### Abstract

Water and nitrogen (N) are two key limiting factors in orange (Citrus sinensis) production. The amount and the timing of water and N application are critical, but optimal strategies have not yet been well established. This study presents an analysis of 47 fertigation strategies examined by a coupled soil-crop model. The strategies include 27 main scenarios with a factorial design of 3 irrigation levels (420, 520 and 640 mm, representing 80%, 100% and 120% of water demand), 3 N input levels (100, 200 and 300 kg ha^{-1}) and 3 main N split applications, and 20 additional scenarios testing alternative N split applications, extreme rainfall years (dry and wet) and different soil textures.The simulations showed that orange yields were strongly influenced by N input and N split applications, but not so much by irrigation. Increasing water and N input led to increased N losses (via leaching and denitrification), and there were significant positive interactions between water and N input with respect to N losses. On average, low N input (100 kg ha^{-1}) led to relatively low N losses (16 kg ha^{-1}) but resulted in low yield (33 t ha^{-1}, 25% yield reduction). High N input (300 kg ha^{-1}) produced a high yield (43 t ha^{-1}) but led to large N losses (104 kg ha^{-1}). Optimal N input (200 kg ha^{-1}) significantly reduced N losses (45 kg ha^{-1}) without yield reduction. Importantly, with optimal N input, improving N split applications significantly increased yield by 13% and reduced N losses by 40%, compared to sub-optimal N splits.Significant interactions between water inputs, N inputs and N split applications in yield and N losses indicate that the optimization of fertigation strategies must consider these three key variables simultaneously. Our results clearly show that over-optimal water and N inputs lead to large water and N losses. Reduced irrigation (80% of water demand) and N input equal to N demand (200 kg ha^{-1}) can significantly reduce N losses without yield reduction. The N split applications should be adjusted to the N demand of the crop during the growing season. Our study focused on a Mediterranean climate, but the methodology and results can be applied to other situations in the world.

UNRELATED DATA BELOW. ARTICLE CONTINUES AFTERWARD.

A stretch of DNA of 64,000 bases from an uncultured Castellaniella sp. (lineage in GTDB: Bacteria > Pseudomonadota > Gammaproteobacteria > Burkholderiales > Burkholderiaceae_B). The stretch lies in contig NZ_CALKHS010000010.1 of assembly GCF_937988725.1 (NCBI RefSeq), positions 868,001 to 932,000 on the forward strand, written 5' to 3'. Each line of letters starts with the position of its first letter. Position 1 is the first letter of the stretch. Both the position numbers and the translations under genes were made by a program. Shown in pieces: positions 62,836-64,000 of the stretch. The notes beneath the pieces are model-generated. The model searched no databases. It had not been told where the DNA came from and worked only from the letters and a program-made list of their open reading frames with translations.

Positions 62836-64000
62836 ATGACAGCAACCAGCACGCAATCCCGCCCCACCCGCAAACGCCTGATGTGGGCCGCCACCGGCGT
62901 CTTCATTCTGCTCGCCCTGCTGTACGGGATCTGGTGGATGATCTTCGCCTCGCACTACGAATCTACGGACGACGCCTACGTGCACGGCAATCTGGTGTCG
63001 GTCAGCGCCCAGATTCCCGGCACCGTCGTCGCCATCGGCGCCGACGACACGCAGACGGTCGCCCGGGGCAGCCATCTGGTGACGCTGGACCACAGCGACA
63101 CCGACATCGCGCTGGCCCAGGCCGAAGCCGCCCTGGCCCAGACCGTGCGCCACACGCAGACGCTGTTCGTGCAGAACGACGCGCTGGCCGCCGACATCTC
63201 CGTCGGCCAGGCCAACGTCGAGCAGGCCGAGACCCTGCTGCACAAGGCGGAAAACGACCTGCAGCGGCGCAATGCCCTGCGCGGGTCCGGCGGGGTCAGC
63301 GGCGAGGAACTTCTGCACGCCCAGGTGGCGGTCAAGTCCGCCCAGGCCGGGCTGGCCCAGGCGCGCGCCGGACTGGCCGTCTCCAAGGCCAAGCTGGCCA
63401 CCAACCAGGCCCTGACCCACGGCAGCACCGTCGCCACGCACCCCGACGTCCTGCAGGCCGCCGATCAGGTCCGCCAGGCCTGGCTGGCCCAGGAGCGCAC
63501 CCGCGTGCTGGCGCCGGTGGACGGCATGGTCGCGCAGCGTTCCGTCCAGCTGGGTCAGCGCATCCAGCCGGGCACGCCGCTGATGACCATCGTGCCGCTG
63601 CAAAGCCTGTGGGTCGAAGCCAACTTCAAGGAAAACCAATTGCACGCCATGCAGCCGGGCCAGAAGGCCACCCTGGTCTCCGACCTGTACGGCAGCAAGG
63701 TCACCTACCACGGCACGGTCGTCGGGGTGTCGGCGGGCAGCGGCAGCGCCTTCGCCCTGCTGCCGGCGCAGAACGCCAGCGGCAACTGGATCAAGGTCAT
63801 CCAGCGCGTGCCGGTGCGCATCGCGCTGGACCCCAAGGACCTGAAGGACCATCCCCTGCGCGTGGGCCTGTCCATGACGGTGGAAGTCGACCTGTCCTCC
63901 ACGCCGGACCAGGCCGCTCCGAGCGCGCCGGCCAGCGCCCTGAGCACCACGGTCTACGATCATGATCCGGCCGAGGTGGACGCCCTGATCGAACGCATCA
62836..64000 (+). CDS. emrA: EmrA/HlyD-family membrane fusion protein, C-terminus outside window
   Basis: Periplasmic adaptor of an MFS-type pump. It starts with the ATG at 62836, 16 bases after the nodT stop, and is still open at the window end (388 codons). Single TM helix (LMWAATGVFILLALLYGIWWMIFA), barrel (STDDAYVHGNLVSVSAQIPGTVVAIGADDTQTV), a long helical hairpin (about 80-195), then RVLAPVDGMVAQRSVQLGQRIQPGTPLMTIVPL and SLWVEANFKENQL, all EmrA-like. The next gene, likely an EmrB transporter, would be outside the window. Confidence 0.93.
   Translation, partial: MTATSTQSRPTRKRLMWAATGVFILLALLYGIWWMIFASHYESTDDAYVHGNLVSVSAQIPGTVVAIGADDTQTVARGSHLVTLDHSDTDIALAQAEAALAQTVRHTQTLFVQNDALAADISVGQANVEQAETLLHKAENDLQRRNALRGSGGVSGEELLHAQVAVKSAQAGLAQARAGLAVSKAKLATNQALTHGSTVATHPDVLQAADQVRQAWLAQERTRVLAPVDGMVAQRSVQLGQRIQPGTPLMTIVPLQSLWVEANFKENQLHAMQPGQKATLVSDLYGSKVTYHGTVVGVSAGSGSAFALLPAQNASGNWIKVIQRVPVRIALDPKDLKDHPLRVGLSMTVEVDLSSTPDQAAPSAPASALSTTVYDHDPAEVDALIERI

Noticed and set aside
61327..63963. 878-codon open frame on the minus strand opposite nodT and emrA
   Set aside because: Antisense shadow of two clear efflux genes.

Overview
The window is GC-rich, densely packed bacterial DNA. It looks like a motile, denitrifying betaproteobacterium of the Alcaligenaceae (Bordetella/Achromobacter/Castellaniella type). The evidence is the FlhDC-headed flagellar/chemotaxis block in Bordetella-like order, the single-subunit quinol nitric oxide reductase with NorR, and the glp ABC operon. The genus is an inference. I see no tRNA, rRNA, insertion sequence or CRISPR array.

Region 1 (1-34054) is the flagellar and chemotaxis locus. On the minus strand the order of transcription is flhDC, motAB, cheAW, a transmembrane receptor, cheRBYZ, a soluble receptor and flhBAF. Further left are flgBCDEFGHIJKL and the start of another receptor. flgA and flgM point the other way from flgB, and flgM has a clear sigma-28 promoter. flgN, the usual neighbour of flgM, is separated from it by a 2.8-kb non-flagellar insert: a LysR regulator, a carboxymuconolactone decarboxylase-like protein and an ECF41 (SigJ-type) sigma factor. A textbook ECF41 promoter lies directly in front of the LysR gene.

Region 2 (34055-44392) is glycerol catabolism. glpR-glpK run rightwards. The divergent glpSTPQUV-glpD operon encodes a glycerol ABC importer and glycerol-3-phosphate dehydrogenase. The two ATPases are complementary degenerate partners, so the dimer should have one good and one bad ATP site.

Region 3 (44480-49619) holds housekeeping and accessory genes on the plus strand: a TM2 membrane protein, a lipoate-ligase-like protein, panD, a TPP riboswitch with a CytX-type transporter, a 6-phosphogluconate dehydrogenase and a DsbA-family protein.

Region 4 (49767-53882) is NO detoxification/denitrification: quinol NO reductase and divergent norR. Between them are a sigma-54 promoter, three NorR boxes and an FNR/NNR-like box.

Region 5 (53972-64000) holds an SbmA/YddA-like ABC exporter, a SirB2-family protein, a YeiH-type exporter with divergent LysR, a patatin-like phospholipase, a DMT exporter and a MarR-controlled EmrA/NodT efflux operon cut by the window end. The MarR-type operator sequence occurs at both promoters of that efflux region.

Original language | English |
---|---|

Pages (from-to) | 31-40 |

Journal | Agriculture, Ecosystems and Environment |

Volume | 223 |

DOIs | |

Publication status | Published - 2016 |

### Keywords

- Citrus sinensis
- Drip irrigation
- Fertigation
- Nitrogen
- Orange
- Water